- Single SNV association test
A genetic association test that tests variation at a single nucleotide variant with variation in a phenotype. This is the most common genetic association test and is frequently used for genome-wide genotyping data.
- Region-based testing
A single test of association between many genetic variants in a chosen region of the genome and a phenotype.
- Burden test
A class of region-based testing that collapses genetic variation into a single genetic score by measuring the total number of minor alleles across a genomic region.
- Variance component test
A single test of whether the phenotypic variance explained by a set of chosen genetic variants across a genomic region is zero. For example, a variance component test could be used to test whether all single nucleotide variants in a gene contribute to the variability in a phenotype.
Genetic variants that are observed twice within the population studied.
- Variance explained
The proportion of variance in a phenotype that is explained by a mathematical model.
- Linkage disequilibrium
The non-random association of alleles in a population.
- Receiver operator curve
(ROC). A method to evaluate the performance of a diagnostic test for a binary outcome that plots the sensitivity of the test (the true positive rate) against one minus the specificity of the test (the false positive rate).
- Phenotypic variance
The variance in a phenotype, which is often assumed to be a function of environmental and genetic factors as well as their interactions.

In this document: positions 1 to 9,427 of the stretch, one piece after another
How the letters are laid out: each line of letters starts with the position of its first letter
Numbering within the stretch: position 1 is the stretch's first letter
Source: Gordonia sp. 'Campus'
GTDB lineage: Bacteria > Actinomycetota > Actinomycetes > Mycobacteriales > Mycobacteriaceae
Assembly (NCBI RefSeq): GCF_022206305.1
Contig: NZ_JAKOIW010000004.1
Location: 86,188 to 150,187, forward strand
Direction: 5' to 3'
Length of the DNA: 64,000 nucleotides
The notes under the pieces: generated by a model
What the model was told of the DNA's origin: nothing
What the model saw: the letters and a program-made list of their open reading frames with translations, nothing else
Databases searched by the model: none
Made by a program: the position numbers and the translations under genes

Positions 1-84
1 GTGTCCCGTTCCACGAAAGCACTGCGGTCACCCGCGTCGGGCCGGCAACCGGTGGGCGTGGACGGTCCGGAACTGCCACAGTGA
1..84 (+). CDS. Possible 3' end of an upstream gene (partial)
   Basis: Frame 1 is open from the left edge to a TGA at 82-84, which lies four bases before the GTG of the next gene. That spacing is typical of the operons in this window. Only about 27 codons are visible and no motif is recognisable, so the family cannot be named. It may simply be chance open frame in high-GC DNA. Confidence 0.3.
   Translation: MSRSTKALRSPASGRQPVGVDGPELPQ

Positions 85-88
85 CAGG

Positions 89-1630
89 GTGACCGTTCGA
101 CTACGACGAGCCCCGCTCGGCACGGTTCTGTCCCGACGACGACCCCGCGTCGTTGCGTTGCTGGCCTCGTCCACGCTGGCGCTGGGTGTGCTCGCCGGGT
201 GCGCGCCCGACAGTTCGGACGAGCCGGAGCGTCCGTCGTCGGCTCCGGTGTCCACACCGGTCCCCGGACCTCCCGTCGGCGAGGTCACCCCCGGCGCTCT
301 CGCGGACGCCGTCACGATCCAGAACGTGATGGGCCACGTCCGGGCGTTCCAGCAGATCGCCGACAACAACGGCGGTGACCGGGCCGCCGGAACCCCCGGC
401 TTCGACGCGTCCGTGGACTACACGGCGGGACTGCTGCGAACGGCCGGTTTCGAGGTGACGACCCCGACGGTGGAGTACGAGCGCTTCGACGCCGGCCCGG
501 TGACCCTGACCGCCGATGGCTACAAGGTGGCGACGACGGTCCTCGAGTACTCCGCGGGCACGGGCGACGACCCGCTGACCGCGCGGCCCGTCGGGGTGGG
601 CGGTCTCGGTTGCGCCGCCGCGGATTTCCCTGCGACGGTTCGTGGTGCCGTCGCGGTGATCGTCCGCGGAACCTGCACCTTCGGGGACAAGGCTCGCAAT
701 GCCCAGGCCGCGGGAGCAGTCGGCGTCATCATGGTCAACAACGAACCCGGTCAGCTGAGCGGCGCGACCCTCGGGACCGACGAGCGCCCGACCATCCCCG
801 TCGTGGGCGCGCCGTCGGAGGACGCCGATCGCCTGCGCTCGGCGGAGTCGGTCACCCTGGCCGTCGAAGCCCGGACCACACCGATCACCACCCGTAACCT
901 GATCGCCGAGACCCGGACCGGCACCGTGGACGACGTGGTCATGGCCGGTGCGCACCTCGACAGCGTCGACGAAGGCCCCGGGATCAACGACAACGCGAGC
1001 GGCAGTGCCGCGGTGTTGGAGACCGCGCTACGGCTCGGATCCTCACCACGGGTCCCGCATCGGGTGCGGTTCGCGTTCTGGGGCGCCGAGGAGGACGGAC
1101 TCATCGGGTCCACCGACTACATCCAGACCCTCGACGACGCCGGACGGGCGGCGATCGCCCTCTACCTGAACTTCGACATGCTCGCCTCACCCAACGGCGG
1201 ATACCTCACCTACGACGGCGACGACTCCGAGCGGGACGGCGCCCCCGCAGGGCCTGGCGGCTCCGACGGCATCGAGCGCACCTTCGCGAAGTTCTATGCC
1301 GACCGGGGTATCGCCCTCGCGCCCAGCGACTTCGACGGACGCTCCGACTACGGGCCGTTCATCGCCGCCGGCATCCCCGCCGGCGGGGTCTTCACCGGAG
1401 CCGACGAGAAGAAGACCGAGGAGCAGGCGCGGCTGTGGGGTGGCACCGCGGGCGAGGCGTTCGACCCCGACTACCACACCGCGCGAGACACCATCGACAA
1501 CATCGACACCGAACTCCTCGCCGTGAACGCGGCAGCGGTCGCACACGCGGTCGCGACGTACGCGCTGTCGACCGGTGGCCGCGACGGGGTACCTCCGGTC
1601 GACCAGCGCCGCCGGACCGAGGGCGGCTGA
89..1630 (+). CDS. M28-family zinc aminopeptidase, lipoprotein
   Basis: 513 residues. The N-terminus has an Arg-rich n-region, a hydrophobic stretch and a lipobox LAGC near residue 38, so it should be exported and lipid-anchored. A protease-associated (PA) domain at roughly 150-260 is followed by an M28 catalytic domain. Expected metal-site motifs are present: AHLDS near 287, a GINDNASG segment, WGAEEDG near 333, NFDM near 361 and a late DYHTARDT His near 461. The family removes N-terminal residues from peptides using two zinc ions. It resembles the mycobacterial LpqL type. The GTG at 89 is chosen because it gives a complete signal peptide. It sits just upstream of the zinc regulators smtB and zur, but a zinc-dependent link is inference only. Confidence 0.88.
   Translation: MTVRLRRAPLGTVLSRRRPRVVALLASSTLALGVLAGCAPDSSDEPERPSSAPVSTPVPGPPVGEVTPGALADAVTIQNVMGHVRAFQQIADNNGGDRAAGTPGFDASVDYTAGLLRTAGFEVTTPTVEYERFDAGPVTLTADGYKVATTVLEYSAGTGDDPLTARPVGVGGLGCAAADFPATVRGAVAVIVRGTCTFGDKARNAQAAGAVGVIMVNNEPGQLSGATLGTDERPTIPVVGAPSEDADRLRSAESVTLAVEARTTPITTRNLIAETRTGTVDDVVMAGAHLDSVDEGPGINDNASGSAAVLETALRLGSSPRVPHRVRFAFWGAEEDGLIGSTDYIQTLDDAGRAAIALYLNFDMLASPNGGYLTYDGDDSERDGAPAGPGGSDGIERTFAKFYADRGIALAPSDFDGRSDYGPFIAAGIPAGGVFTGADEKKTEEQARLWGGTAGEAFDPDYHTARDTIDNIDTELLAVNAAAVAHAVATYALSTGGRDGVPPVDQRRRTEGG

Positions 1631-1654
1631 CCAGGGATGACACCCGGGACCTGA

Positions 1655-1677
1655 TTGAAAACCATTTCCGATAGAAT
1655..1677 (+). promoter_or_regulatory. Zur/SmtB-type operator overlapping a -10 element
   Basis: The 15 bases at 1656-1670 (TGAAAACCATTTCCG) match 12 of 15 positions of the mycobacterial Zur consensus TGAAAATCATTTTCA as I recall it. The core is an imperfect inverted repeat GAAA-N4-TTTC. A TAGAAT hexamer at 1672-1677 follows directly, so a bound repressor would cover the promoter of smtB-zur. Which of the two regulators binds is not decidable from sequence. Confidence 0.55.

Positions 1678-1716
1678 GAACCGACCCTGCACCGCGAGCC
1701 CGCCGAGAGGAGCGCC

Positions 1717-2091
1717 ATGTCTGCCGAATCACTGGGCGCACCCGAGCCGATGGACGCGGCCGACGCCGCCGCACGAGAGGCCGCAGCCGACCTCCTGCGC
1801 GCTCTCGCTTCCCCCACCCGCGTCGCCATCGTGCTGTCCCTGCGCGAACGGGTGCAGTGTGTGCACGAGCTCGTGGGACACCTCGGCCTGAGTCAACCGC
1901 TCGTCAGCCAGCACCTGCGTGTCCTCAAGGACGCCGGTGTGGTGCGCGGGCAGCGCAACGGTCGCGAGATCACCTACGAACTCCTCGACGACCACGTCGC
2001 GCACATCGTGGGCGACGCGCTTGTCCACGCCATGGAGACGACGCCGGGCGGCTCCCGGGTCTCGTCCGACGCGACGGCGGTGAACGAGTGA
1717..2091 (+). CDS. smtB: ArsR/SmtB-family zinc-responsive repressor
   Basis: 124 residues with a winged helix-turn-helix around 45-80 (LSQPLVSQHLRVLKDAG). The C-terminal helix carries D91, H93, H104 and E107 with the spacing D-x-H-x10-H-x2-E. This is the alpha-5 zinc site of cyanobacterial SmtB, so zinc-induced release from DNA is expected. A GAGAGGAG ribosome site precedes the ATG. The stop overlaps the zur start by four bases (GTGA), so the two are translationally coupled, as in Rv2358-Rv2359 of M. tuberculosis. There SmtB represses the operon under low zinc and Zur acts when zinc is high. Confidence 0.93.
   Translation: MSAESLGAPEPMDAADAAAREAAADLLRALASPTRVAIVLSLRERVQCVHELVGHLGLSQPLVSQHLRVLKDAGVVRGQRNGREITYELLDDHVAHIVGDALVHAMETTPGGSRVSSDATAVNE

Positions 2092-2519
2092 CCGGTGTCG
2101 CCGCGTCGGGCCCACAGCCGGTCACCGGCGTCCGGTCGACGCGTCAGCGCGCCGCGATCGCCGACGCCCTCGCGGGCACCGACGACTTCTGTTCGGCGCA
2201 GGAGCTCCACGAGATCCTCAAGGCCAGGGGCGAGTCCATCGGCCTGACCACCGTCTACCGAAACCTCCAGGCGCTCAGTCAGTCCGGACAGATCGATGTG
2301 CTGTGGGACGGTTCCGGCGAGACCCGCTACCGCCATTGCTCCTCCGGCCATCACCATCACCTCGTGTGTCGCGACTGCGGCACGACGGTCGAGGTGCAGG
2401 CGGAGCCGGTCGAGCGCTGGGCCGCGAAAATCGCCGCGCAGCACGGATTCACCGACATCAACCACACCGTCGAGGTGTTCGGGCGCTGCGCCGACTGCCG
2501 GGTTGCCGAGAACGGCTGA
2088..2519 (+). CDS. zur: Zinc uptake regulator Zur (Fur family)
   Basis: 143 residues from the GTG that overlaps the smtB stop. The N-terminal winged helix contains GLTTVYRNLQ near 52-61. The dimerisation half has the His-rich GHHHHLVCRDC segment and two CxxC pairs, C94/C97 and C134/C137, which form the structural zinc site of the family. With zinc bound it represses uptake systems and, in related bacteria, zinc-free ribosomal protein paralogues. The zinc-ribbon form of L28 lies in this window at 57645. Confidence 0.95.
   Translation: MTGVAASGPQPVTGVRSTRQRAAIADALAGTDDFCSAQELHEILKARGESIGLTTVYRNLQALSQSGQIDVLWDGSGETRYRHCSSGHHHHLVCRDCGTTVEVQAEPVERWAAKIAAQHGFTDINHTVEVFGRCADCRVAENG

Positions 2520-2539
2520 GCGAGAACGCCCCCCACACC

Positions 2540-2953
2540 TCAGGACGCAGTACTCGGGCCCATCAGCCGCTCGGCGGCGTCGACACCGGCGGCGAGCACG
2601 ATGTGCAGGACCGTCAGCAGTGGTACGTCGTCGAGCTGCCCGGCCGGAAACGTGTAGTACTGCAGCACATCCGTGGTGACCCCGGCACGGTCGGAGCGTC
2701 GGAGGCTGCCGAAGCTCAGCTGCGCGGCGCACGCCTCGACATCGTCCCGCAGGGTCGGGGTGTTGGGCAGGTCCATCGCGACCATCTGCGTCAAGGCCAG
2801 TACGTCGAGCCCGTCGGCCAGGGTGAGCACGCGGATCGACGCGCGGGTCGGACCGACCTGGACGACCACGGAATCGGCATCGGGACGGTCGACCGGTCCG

When the association between an exposure and an outcome is distorted by their associations with a third variable. A confounding variable is a variable that is associated with both the exposure and the outcome but is not in the causal pathway between the two. A confounding variable could include a common cause of both the exposure and the outcome.
- Reverse causation
The phenomenon whereby the outcome influences the exposure.
- Horizontal pleiotropy
When the genetic variant in a Mendelian randomization study influences the outcome in a manner independent of the risk factor. This is a violation of Mendelian randomization assumptions.
- Vertical pleiotropy
When the genetic variant in a Mendelian randomization study influences the outcome through multiple biomarkers in the same pathway. This is not a violation of Mendelian randomization assumptions.
- Founder effect
The reduced genetic diversity that occurs when a population is descended from a small number of founders.
- Lactase persistence
The continued activity of the enzyme lactase in adulthood in humans.
Genetic variant that is observed only once within the population studied.
- Admixture mapping
A method of genetic association testing that relies on the admixture of populations, which occurs when individuals from two or more historically isolated populations interbreed.
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Cite this article
Timpson, N., Greenwood, C., Soranzo, N. et al. Genetic architecture: the shape of the genetic contribution to human traits and disease. Nat Rev Genet 19, 110–124 (2018). https://doi.org/10.1038/nrg.2017.101